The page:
She got the chance to set the record straight at Wimbledon, where she cruised through the first four rounds without dropping a set. After edging past a pair of battling Russians, Anastasia Myskina and Maria Sharapova in the quarterfinals and semifinals respectively, Mauresmo booked her spot in the final against Henin - a rematch of their aborted Melbourne battle.

This time, both players were at their full power, and in the battle of the one-handed backhands it was the reigning French Open champion Henin who was quick off the blocks to comfortably take the opening set, 6-2. But Mauresmo shook off the nerves to battle back in the second, pushing them into a decider, 6-3. This time, Mauresmo took the lead early on and never looked back, keeping just in front to close out the match - finally enjoying the feeling of winning a Grand Slam championship point.

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2008: [7] Venus Williams def. [6] Serena Williams, 7-5, 6-4 

Family ties always take a backseat when Venus and Serena Williams meet in a Grand Slam final, and at Wimbledon 2008, it was the first all-Williams final in five years. Venus was the defending champion, and was looking for revenge after losing two previous finals to younger sister Serena at the All England Club.

Venus had to come back from an early break deficit in the first set as Serena made a strong start, but she turned around the set with her powerful hitting and court coverage. The older sister’s serve was firing and the pair stayed toe-to-toe before Venus closed out the set 7-5. The second set was just as tightly contested, with Venus eventually breaking Serena to claim the championship match in straight sets after a nearly two-hour battle. 

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The victory meant that Venus lifted her fifth Wimbledon trophy, and did so without dropping a set - her seventh and most recent Grand Slam singles trophy. She would go on to add another trophy to her ever-growing cabinet before the fortnight was over: Venus and Serena were right back on the tennis court for the women’s doubles final, which they won in straight sets.

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2012: [6] Serena Williams def. [3] Agnieszka Radwanska, 6-1, 5-7, 6-2

Serena had spent almost a year on the sidelines between 2010 and 2011 after suffering a string of serious injuries - including a life-threatening pulmonary embolism. Coming into the 2012 Championships, Serena was looking to put the French Open behind her, having lost in the opening round of a Grand Slam for the first time in her career. 

That loss was ancient history as Serena wracked up a 33-1 win-loss record for the rest of 2012, starting with Wimbledon. Back at one of her happiest hunting grounds, Serena was made to work as she battled through the early rounds, and in the quarterfinals she took down defending champion Petra Kvitova before knocking out No.2 seed Victoria Azarenka in two close sets. 

Standing between Serena and her 14th Grand Slam title was Agnieszka Radwanska, the No.3 seed who had already made history for Poland by becoming their first ever Grand Slam finalist. Radwanska never gave Serena free points, and the match became a fascinating battle of power and pace against precision and touch. Ultimately Radwanska wasn’t able to keep up with Serena, or her head-spinning 24 aces, as the American sealed the emotional victory in three sets.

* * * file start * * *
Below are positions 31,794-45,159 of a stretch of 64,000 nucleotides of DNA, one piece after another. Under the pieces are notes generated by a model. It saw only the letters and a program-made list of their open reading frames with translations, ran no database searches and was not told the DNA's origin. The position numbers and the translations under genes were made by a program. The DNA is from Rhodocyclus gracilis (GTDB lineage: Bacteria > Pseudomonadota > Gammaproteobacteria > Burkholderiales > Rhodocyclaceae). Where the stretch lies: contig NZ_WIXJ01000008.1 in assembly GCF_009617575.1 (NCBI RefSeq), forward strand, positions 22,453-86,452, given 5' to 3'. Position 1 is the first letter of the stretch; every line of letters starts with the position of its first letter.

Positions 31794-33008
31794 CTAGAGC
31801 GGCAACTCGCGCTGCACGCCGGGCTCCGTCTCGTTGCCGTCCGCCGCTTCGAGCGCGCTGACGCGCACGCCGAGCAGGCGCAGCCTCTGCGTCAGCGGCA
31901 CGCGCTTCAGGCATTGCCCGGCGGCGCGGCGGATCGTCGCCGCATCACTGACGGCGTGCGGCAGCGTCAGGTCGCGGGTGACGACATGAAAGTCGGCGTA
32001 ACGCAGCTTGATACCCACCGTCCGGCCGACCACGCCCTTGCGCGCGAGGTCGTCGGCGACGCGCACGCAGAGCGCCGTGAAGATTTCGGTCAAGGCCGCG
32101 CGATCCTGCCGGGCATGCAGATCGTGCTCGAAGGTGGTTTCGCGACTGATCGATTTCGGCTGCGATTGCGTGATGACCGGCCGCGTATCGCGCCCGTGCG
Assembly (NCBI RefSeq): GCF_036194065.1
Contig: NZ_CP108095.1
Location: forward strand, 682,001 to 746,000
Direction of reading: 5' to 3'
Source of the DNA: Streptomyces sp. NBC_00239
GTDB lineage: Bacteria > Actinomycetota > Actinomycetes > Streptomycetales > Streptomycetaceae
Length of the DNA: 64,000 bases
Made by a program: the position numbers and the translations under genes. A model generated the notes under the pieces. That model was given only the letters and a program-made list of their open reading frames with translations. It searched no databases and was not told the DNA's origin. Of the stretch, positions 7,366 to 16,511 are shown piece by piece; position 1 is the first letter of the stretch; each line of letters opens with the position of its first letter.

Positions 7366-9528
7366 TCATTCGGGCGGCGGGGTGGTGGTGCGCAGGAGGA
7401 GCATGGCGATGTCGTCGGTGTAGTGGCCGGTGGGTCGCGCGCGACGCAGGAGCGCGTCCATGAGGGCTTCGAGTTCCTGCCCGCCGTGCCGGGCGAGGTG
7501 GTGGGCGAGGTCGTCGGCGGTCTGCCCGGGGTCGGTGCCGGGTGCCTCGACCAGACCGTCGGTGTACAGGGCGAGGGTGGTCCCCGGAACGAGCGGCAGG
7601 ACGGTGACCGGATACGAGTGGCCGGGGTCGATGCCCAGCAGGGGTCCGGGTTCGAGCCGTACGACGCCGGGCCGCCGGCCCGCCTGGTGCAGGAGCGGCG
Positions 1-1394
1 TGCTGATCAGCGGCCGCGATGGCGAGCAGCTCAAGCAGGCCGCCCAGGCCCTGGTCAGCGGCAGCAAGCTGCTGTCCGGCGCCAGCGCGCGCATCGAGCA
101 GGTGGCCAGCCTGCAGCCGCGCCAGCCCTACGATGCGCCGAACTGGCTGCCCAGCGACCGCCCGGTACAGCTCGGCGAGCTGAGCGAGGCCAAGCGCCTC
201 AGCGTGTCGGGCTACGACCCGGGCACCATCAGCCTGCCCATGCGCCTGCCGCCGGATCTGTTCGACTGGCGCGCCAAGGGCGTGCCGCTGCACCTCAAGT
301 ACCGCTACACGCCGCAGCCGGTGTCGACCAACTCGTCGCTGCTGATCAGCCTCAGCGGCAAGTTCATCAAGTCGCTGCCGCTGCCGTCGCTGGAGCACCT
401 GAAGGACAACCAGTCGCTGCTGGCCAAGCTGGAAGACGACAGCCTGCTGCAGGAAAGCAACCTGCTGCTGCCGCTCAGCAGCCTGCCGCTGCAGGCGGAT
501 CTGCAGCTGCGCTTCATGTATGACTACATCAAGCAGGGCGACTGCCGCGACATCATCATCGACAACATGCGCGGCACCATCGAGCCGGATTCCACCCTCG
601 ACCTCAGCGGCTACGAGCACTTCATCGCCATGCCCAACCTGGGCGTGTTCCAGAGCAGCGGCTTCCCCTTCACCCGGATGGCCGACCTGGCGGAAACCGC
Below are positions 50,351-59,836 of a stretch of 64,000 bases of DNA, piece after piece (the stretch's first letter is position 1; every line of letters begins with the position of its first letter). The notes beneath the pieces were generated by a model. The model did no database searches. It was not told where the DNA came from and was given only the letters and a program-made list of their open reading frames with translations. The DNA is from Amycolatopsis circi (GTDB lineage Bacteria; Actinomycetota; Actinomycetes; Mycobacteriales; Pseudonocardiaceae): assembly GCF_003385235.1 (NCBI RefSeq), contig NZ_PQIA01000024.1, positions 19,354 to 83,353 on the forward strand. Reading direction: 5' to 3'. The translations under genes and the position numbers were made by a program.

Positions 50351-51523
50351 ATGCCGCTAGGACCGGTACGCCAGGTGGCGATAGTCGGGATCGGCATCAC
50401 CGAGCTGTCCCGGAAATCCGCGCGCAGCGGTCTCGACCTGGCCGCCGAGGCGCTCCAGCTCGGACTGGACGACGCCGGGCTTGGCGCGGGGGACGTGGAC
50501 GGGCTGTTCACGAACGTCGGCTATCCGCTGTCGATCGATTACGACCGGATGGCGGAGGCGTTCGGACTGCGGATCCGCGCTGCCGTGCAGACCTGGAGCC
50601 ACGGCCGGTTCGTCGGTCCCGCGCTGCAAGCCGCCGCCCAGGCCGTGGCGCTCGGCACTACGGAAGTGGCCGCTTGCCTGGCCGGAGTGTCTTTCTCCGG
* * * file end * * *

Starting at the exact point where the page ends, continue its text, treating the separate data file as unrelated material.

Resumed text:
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2014: [6] Petra Kvitova def. [13] Eugenie Bouchard, 6-3, 6-0 

Despite being the lower seed, surprise finalist No.13 Eugenie Bouchard was the oddsmakers favorite to win the 2014 Wimbledon final against No.6 Petra Kvitova, the former champion. With the way the Canadian had reached the championship match, there would have been few who would bet against her: the 20-year-old was playing the best tennis of her career, and had yet to drop a set in the tournament after defeating the likes of Angelique Kerber and Simona Halep.

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But standing across the net in the final was an inspired Kvitova, who had already lifted the Venus Rosewater Dish in 2011 and had become a fixture at the top of the sport. Kvitova herself was in fine form, dropping her only set of the fortnight to Venus Williams in a third-round thriller. 

Kvitova carried all of that momentum into the final against Bouchard, and put on a grass court masterclass en route to a decisive victory. The Czech broke serve six times and hit 28 winners, outgunning Bouchard to claim her second Wimbledon crown, 6-3, 6-0. The victory sent Kvitova back to the WTA’s Top 5 rankings for the first time since 2012, landing at World No.4.

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2016: [1] Serena Williams def. [4] Angelique Kerber, 7-5, 6-3

21-time Grand Slam champion Serena Williams came into 2016 Wimbledon chasing history: one more major win would equal Stefanie Graf’s Open Era record. The feat had proved elusive, with Serena coming short in three consecutive Slams between the 2015 US Open and 2016 French Open.

But 34-year-old Serena would not be denied a fourth time, and she sent a message to the rest of the field as she tore through the competition. She dropped just one set en route to the final, and delivered three love sets to three different opponents, including Elena Vesnina in the semifinals. 

In the final awaited Germany’s Angelique Kerber, a rematch of the pair’s cracking Australian Open final earlier in the year. This one proved just as thrilling, as Serena’s clinical display of power tennis clashed with Kerber’s relentless defense. Serena fired 39 winners and 13 aces, and only faced one break point en route to a 7-5, 6-3 victory. 

Grand Slam Moments: Petra Kvitova, Wimbledon 2011